Cool it – Cool-Downs

When you’ve just done a hard session the temptation is to hit the shower/pub as soon as possible. The success of your next session is at stake, however, if you don’t take the time to cool down.

Warm-ups are primarily about ensuring the elasticity of muscle and connective tissue so as to minimise the risk of ripping any of it. Cool-downs, on the other hand, are mainly about getting rid of lactic acid and avoiding blood pooling in the muscles you’ve just worked so hard to pump full of the stuff.

Coming to an abrupt halt after exercise can also cause cramps, soreness (often due to lactic acid build-up), dizziness or even abnormal strain on the heart.

A good cool-down helps the body return gently to its pre-workout state with breathing and heartbeat falling to normal levels. Keeping moving also allows the blood to be pumped back from the extremities and muscles. As with warm-ups it’s important to distinguish cooling down from stretching. Going straight into static stretches isn’t going to help your circulation and won’t provide the most gentle route back to normality for heart and lungs.

Probably the best and simplest cool-down is walking. A good striding motion gradually slowed down to normal pace keeps all the limbs moving rhythmically and lets the lungs catch up. Psychologically it’s a great moment to review the session, give yourself a mental pat on the back and come back to the real world. The best time to stretch is after you’ve done five to ten minutes of cool-down because your muscles will still be at their most flexible. Pretty much every gym class these days has a cool-down section at the end, and there are usually a couple of timepressed people who see that as their cue to skip off a couple of minutes early. It’s understandable but not a good idea. Apart from anything else a proper cool-down contributes massively to the feeling of well-being and smugness after a workout and that feeling is to be encouraged if you want your healthy habit to last.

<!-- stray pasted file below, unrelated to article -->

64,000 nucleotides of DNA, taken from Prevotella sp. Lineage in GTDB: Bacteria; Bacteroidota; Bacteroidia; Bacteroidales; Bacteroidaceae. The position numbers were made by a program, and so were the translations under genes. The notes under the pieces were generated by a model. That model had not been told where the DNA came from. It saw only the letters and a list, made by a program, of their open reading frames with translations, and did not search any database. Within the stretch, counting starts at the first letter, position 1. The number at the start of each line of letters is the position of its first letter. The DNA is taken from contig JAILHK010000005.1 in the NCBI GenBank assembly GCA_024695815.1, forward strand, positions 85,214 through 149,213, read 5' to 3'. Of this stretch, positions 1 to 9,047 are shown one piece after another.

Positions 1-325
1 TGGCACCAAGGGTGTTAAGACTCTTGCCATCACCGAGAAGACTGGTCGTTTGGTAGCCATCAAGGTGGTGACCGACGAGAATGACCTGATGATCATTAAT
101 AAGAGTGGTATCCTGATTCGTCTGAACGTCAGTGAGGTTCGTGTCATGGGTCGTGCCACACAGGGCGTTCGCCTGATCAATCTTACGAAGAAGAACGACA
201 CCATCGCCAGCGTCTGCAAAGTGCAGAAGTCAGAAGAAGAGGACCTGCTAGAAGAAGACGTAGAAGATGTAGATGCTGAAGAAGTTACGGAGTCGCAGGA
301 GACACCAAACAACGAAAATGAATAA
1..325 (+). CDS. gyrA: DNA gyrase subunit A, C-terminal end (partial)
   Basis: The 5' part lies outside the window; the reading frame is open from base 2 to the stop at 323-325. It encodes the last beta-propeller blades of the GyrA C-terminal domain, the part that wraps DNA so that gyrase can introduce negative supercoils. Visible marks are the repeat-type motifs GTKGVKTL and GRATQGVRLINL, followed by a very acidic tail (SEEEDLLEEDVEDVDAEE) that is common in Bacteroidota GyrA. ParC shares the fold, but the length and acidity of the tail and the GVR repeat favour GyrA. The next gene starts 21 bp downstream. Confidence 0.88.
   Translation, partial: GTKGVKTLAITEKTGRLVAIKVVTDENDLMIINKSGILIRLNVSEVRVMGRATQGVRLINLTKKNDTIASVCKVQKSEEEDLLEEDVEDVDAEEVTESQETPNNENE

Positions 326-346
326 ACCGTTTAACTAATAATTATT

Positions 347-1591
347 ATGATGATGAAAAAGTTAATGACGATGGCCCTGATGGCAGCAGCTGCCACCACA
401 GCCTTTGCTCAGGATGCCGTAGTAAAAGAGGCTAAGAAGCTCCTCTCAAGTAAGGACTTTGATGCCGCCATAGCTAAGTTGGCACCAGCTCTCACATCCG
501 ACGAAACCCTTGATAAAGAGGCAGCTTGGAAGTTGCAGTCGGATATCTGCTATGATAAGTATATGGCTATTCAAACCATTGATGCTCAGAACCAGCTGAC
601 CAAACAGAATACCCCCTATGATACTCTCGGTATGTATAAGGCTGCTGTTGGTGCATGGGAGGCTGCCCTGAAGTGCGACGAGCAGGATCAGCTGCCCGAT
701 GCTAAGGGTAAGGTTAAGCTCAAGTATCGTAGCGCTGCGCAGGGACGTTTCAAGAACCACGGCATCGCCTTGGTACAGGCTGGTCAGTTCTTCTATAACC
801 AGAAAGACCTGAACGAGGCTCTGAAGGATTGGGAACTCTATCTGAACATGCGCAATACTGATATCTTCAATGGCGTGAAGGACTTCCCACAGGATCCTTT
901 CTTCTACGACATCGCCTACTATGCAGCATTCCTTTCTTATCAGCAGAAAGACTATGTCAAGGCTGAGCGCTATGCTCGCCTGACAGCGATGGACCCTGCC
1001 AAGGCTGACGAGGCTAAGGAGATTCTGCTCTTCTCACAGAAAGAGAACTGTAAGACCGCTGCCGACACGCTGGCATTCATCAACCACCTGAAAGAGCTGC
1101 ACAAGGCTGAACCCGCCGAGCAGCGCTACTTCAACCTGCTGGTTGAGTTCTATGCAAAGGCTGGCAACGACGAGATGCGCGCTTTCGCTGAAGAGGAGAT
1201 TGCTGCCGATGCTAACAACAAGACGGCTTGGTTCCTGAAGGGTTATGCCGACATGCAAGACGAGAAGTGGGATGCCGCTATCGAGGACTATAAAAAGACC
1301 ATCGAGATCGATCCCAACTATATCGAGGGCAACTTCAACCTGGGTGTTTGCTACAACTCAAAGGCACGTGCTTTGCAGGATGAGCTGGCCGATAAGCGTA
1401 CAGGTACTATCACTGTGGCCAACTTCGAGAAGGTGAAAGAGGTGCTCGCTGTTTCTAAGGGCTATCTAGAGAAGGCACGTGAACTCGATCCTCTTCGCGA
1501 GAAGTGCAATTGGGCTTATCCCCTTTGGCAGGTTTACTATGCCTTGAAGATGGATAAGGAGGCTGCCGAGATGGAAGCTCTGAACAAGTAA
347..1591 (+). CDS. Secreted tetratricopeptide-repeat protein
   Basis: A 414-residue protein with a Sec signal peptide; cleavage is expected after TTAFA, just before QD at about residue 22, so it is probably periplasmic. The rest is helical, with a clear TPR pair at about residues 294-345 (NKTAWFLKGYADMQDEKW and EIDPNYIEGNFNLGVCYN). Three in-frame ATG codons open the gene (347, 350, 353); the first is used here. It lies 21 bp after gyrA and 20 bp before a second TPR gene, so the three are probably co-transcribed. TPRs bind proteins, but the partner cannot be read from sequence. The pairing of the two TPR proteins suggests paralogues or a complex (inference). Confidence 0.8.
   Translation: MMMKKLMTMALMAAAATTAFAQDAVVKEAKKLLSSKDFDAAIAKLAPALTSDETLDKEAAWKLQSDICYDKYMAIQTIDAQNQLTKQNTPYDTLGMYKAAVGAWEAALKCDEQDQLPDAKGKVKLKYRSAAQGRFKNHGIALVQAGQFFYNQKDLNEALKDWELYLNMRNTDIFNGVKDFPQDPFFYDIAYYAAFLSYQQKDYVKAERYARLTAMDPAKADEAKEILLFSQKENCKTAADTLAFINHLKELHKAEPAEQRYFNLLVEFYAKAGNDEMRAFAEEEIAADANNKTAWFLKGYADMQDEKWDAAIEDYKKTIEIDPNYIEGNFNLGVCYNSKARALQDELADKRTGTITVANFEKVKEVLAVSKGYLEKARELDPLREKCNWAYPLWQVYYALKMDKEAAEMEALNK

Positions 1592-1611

The cool-down is also a great time to reach for that water bottle, and maybe a sports bar or banana to start rehydrating and refuelling. Even if you’re only in the gym because you want to lose weight, that post-exercise refuelling session is the key to ensuring your metabolism bums fat reserves rather than trying to hold on to them.

Cool-down is also a great time to check your heart rate, either manually or with a heart rate monitor. Your heart rate can drop by 20-40 beats per minute in just a couple of minutes after exercise – and the speed with which it returns to normal is a pretty good indicator of how much fitter you’re getting.